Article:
Spokesmen for the Baptist missionary group, headquartered in Pennsylvania, repeated their insistence that Donaldson had filed a flight plan for the mission. The plane took off Thursday from the northern Peruvian city of Iquitos, flew to a small town on Peru's border with Colombia and Brazil, and was returning to Iquitos. They said the plane received no warning before being fired upon.
Although the American crew aboard the surveillance tracking plane tried to persuade the Peruvian liaison officer to intervene to slow the confrontation, they did not contact the fighter pilot directly, the U.S. official said. He said American personnel, by agreement, are not in the Peruvian chain of command and have no authority to direct Peruvian operations.
The Americans aboard the surveillance plane, however, did contact the U.S. Embassy in Lima by radio to urge that the fighter jet hold off firing because of doubts about the identity of the small aircraft, according to U.S. officials familiar with these communications. That conversation, conducted in English, was overheard by a U.S. Customs Service P-3 surveillance aircraft that was flying on an unrelated mission in northern Colombia at the time, as well as by the U.S. military, sources said.
The U.S. plane videotaped the confrontation and recorded all its radio transmissions. But U.S. officials said yesterday they were not prepared to disclose the tapes or transcripts.
According to the account provided by the American intelligence official, the U.S. surveillance plane, a twin-engine Cessna Citation V owned by the Department of Defense, notified its base at 9:43 a.m. Friday that radar had detected an unidentified aircraft crossing from Peru into Brazilian airspace. The surveillance plane reported a second sighting 12 minutes later when the aircraft reentered Peru. Following standard procedures, the Peruvian air force officer in the jungle city of Pucallpa checked whether the plane was on an approved flight plan but was unable to find one.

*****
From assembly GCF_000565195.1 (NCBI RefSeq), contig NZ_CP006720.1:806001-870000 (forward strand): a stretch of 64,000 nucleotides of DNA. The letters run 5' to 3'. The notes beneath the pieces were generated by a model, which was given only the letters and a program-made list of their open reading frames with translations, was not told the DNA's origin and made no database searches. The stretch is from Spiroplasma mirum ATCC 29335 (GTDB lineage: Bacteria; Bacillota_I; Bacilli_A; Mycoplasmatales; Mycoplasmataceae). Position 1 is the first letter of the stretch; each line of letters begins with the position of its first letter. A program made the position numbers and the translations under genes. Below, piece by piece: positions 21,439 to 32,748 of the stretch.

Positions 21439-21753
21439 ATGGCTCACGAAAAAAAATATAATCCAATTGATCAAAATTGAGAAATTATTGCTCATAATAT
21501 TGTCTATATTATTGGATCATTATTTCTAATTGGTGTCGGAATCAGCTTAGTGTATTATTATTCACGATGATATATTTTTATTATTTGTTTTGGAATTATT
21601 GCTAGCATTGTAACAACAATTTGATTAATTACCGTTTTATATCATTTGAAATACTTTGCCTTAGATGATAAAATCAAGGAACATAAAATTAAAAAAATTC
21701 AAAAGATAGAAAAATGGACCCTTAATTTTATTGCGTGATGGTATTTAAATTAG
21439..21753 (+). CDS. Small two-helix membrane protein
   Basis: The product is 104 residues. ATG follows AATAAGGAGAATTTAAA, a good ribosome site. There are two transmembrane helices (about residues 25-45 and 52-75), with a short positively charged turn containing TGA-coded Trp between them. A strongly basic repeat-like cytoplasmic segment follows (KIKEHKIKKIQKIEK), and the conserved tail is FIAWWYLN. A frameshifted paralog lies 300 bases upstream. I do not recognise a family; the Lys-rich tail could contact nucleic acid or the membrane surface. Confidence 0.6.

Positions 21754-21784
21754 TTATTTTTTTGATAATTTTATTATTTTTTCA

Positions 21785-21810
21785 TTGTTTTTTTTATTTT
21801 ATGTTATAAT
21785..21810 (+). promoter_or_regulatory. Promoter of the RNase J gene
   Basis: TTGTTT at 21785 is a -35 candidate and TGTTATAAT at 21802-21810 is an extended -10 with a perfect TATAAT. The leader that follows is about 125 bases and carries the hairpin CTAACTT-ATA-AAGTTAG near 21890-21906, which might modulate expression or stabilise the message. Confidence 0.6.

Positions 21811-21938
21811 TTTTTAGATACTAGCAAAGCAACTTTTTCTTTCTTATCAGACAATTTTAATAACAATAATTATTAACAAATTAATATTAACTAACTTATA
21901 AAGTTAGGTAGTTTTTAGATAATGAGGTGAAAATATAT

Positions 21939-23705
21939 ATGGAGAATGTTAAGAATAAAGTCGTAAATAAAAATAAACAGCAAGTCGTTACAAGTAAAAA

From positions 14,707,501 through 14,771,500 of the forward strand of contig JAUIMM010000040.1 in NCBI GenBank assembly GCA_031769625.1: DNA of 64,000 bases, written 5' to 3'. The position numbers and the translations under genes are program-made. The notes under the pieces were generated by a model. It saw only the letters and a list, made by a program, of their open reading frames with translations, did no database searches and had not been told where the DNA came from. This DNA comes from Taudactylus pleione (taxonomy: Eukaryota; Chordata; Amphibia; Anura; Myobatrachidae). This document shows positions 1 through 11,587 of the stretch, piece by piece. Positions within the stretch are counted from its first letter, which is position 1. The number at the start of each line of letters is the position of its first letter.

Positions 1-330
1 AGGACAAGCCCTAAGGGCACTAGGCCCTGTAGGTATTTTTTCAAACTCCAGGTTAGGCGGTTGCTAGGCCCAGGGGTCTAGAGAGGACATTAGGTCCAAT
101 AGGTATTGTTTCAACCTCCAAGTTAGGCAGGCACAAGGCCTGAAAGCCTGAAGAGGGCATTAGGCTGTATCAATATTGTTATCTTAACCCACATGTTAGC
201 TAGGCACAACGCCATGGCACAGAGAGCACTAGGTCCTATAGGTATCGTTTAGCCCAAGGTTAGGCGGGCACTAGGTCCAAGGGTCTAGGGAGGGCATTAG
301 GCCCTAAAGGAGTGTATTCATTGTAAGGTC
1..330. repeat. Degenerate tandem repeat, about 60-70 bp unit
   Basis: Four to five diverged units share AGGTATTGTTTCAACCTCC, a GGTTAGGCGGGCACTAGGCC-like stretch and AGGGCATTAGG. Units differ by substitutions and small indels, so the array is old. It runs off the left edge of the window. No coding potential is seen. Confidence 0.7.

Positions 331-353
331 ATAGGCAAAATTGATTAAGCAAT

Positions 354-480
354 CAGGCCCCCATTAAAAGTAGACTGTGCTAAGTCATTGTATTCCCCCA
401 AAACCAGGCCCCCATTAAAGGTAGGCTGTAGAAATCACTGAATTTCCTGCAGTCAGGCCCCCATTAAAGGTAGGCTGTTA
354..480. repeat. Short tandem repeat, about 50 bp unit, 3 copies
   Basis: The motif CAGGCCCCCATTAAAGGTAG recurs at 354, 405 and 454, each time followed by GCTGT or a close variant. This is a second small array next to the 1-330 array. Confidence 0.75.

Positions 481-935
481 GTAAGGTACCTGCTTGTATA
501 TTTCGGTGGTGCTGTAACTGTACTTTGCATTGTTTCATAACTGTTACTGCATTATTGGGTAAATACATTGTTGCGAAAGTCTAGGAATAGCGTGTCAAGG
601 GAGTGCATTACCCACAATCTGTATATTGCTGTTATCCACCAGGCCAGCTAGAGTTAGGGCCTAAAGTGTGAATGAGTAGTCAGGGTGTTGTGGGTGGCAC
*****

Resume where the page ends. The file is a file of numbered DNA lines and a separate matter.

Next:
While the Peruvian air force launched an A-37B jet to intercept the unidentified aircraft, the Peruvian officer aboard the CIA plane tried to contact it on three different radio frequencies in Spanish, the U.S. official said. He said the American crew heard the officer attempting to make contact but no response was received.
Under the rules of engagement, the Peruvian jet should have then tried to make visual contact using internationally recognized procedures and motion the plane to land for inspection.
But instead, the Peruvian officer on the U.S. plane directed the fighter pilot to move to "phase two," which ordinarily involves firing warning shots, and then quickly on to the potentially lethal "stage three." The American personnel did not see tracer fire that would have served as warning shots nor hear any reference to it during the radio communication between the Peruvian liaison officer and the fighter pilot, the official said.
As the Peruvian fighter prepared to open fire on the small plane, the American crew objected, asking the liaison officer to have the fighter pilot attempt to see its tail number. The fighter pilot radioed the tail number back to the liaison officer aboard the American plane but he did not call it to the ground command for verification. At 10:43 a.m., over the Americans' objections, the Peruvian air force authorized that the plane be shot down, the U.S. official said.